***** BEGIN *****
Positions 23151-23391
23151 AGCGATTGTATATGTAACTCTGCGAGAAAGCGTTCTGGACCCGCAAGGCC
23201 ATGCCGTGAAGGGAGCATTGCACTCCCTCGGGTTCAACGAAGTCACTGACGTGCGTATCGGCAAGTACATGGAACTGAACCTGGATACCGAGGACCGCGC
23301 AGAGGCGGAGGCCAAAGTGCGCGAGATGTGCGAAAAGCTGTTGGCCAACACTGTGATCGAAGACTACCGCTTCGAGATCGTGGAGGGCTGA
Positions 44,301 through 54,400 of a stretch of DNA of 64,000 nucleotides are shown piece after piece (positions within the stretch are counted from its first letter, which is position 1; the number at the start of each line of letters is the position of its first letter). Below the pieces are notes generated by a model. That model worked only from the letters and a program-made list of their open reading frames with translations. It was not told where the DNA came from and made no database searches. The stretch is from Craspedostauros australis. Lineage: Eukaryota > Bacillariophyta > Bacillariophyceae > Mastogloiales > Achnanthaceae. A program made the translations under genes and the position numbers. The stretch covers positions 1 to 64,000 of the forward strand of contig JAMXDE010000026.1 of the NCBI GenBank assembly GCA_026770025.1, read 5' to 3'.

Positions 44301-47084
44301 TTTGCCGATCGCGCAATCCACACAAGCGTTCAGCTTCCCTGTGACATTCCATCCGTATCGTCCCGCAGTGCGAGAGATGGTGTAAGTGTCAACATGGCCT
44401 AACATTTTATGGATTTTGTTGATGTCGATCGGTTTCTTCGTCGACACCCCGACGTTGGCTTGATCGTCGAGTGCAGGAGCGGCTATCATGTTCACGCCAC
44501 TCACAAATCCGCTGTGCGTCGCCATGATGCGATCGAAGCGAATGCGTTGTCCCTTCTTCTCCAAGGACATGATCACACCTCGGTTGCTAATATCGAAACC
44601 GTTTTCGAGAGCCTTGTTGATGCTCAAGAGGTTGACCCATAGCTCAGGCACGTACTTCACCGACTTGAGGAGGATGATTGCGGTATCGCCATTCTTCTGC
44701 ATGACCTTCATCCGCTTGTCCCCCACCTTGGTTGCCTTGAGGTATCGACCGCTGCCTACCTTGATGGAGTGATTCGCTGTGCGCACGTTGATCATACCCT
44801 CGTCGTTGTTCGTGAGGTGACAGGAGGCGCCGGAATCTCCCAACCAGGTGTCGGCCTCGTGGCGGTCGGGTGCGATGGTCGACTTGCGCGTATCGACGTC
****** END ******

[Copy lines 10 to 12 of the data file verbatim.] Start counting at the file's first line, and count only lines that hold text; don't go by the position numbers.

44601 GTTTTCGAGAGCCTTGTTGATGCTCAAGAGGTTGACCCATAGCTCAGGCACGTACTTCACCGACTTGAGGAGGATGATTGCGGTATCGCCATTCTTCTGC
44701 ATGACCTTCATCCGCTTGTCCCCCACCTTGGTTGCCTTGAGGTATCGACCGCTGCCTACCTTGATGGAGTGATTCGCTGTGCGCACGTTGATCATACCCT
44801 CGTCGTTGTTCGTGAGGTGACAGGAGGCGCCGGAATCTCCCAACCAGGTGTCGGCCTCGTGGCGGTCGGGTGCGATGGTCGACTTGCGCGTATCGACGTC